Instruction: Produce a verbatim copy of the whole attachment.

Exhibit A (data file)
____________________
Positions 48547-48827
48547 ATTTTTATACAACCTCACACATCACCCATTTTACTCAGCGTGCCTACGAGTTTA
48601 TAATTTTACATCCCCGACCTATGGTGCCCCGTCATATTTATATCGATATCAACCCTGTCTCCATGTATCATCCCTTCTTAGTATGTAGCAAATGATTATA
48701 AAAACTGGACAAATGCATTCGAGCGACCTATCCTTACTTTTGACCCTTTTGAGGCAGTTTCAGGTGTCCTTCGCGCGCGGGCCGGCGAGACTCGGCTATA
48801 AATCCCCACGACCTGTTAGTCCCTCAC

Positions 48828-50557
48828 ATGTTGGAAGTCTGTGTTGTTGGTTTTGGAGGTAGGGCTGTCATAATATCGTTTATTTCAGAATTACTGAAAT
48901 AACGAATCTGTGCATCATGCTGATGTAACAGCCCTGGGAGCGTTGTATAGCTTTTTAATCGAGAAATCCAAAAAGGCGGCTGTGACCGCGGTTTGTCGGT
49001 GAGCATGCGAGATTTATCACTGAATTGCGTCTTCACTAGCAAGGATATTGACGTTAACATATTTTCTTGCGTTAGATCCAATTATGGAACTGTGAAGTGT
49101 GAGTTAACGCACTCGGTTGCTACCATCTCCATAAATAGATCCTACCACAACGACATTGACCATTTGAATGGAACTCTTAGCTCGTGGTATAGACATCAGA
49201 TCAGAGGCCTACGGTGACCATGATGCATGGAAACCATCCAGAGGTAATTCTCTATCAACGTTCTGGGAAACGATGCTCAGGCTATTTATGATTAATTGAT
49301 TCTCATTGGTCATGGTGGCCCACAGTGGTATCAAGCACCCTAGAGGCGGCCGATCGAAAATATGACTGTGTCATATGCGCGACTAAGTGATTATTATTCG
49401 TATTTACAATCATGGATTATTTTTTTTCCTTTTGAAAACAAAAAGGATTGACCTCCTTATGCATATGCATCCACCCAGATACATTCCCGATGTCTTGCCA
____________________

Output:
Positions 48547-48827
48547 ATTTTTATACAACCTCACACATCACCCATTTTACTCAGCGTGCCTACGAGTTTA
48601 TAATTTTACATCCCCGACCTATGGTGCCCCGTCATATTTATATCGATATCAACCCTGTCTCCATGTATCATCCCTTCTTAGTATGTAGCAAATGATTATA
48701 AAAACTGGACAAATGCATTCGAGCGACCTATCCTTACTTTTGACCCTTTTGAGGCAGTTTCAGGTGTCCTTCGCGCGCGGGCCGGCGAGACTCGGCTATA
48801 AATCCCCACGACCTGTTAGTCCCTCAC

Positions 48828-50557
48828 ATGTTGGAAGTCTGTGTTGTTGGTTTTGGAGGTAGGGCTGTCATAATATCGTTTATTTCAGAATTACTGAAAT
48901 AACGAATCTGTGCATCATGCTGATGTAACAGCCCTGGGAGCGTTGTATAGCTTTTTAATCGAGAAATCCAAAAAGGCGGCTGTGACCGCGGTTTGTCGGT
49001 GAGCATGCGAGATTTATCACTGAATTGCGTCTTCACTAGCAAGGATATTGACGTTAACATATTTTCTTGCGTTAGATCCAATTATGGAACTGTGAAGTGT
49101 GAGTTAACGCACTCGGTTGCTACCATCTCCATAAATAGATCCTACCACAACGACATTGACCATTTGAATGGAACTCTTAGCTCGTGGTATAGACATCAGA
49201 TCAGAGGCCTACGGTGACCATGATGCATGGAAACCATCCAGAGGTAATTCTCTATCAACGTTCTGGGAAACGATGCTCAGGCTATTTATGATTAATTGAT
49301 TCTCATTGGTCATGGTGGCCCACAGTGGTATCAAGCACCCTAGAGGCGGCCGATCGAAAATATGACTGTGTCATATGCGCGACTAAGTGATTATTATTCG
49401 TATTTACAATCATGGATTATTTTTTTTCCTTTTGAAAACAAAAAGGATTGACCTCCTTATGCATATGCATCCACCCAGATACATTCCCGATGTCTTGCCA